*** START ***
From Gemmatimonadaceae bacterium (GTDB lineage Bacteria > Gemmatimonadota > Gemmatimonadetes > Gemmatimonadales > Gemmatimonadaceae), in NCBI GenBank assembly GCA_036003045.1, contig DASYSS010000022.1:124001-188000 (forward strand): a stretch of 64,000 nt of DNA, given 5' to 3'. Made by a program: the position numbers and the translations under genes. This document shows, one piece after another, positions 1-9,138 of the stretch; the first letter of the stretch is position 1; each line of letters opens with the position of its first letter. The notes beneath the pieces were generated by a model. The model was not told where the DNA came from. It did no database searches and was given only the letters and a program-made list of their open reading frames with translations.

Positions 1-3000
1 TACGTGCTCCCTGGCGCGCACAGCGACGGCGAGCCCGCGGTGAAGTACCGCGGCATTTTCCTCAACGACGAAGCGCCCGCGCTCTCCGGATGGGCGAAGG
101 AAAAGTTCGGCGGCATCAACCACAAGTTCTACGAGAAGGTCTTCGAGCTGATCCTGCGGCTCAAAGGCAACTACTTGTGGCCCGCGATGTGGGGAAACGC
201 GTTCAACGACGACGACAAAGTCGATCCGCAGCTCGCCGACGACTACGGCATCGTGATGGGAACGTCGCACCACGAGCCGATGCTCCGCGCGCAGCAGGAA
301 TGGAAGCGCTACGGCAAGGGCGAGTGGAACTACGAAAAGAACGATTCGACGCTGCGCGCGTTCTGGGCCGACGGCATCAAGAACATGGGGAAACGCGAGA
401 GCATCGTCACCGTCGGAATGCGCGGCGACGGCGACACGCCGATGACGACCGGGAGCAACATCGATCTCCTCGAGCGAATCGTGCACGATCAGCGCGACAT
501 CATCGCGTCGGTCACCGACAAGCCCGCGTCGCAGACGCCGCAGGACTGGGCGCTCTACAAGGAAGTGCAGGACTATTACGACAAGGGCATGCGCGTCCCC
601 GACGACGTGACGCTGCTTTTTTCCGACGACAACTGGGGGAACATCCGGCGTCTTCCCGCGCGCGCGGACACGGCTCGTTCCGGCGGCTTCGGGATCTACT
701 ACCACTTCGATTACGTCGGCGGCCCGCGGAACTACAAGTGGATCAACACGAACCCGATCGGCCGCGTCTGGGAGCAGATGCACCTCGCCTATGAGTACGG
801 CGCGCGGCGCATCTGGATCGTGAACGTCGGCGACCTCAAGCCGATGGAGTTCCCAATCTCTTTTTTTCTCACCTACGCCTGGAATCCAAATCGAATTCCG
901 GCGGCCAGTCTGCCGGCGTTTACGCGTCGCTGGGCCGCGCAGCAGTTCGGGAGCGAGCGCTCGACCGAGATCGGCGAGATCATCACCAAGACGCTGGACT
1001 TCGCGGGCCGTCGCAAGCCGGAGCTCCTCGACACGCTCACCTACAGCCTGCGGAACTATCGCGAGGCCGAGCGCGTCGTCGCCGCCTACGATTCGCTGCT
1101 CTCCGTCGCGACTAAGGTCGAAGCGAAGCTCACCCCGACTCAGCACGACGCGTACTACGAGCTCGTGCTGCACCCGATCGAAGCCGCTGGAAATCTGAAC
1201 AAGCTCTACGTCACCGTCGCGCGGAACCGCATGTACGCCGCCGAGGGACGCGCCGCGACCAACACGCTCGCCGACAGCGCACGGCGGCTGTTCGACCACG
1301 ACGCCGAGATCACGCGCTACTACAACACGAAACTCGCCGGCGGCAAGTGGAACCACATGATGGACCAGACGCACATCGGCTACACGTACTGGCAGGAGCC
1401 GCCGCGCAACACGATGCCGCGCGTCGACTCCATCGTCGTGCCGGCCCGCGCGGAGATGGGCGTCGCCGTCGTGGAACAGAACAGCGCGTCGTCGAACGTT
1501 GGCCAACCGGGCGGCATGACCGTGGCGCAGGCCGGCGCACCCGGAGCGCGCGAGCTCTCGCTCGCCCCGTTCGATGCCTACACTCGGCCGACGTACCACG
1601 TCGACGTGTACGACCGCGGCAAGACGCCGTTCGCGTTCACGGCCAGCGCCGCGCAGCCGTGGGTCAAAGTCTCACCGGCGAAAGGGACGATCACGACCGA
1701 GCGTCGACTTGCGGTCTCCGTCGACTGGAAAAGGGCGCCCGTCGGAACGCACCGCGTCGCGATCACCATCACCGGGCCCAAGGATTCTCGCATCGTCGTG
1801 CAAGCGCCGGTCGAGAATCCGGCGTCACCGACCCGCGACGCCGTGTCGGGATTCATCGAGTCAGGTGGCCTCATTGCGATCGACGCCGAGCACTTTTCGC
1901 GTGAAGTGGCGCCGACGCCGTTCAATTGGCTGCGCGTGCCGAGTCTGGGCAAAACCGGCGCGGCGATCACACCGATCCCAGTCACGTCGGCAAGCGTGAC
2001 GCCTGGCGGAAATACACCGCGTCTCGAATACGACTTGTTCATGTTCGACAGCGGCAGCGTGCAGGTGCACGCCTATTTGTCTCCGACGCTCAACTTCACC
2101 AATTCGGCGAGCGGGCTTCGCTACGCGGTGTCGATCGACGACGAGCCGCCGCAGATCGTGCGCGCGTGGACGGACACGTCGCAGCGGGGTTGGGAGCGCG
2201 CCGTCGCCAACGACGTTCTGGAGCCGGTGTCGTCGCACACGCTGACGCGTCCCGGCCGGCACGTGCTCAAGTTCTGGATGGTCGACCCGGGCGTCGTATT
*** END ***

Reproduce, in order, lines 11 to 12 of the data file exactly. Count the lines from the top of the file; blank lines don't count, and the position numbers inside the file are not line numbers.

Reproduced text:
801 CGCGCGGCGCATCTGGATCGTGAACGTCGGCGACCTCAAGCCGATGGAGTTCCCAATCTCTTTTTTTCTCACCTACGCCTGGAATCCAAATCGAATTCCG
901 GCGGCCAGTCTGCCGGCGTTTACGCGTCGCTGGGCCGCGCAGCAGTTCGGGAGCGAGCGCTCGACCGAGATCGGCGAGATCATCACCAAGACGCTGGACT